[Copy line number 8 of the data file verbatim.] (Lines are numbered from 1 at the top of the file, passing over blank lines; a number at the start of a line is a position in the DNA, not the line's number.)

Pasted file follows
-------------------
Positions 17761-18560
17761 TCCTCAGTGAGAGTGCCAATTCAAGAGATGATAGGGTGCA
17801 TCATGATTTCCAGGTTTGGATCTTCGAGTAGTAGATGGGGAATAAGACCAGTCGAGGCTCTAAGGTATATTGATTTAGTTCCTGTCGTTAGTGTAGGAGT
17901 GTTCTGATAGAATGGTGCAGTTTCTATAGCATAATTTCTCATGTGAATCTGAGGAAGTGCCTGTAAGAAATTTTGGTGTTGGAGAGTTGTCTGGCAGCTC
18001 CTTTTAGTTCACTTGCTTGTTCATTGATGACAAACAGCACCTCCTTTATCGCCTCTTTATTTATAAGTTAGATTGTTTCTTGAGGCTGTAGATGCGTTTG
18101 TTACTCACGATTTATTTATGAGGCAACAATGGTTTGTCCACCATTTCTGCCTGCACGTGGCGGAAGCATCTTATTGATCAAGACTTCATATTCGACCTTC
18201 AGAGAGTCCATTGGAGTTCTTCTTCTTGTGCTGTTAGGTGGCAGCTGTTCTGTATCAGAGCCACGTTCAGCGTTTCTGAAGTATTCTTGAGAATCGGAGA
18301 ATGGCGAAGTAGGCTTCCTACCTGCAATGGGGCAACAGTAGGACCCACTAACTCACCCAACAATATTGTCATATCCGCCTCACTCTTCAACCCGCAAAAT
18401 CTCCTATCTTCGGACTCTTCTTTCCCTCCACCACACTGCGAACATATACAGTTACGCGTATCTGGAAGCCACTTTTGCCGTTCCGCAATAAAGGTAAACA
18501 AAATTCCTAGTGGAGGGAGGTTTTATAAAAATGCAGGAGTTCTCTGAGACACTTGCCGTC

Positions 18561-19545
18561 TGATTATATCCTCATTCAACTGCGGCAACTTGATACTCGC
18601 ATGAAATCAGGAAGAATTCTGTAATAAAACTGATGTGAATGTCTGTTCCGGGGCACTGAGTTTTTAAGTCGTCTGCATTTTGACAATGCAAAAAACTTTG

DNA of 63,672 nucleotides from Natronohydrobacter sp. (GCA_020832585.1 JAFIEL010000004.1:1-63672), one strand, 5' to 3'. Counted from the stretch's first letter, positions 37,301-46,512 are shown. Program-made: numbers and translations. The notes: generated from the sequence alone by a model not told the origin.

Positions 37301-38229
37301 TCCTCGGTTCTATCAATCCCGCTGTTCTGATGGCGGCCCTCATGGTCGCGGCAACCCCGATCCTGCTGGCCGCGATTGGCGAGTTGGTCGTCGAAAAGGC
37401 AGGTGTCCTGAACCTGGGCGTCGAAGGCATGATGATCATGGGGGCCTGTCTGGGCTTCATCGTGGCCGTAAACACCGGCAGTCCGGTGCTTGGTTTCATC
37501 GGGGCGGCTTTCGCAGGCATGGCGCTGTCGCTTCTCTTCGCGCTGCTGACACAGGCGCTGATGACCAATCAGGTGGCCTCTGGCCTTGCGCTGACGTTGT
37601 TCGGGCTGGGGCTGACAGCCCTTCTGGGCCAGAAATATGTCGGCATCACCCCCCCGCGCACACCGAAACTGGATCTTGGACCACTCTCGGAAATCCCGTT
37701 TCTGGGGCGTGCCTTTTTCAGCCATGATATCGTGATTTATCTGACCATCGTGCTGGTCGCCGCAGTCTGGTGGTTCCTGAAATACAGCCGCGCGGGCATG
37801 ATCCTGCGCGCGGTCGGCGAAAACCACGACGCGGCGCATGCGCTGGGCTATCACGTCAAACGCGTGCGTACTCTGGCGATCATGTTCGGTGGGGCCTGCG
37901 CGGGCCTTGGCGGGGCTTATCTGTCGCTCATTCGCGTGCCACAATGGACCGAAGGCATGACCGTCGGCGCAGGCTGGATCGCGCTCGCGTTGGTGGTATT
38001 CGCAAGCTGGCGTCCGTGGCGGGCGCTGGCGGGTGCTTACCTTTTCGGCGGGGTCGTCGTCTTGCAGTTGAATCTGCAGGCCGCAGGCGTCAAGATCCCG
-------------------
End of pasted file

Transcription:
18301 ATGGCGAAGTAGGCTTCCTACCTGCAATGGGGCAACAGTAGGACCCACTAACTCACCCAACAATATTGTCATATCCGCCTCACTCTTCAACCCGCAAAAT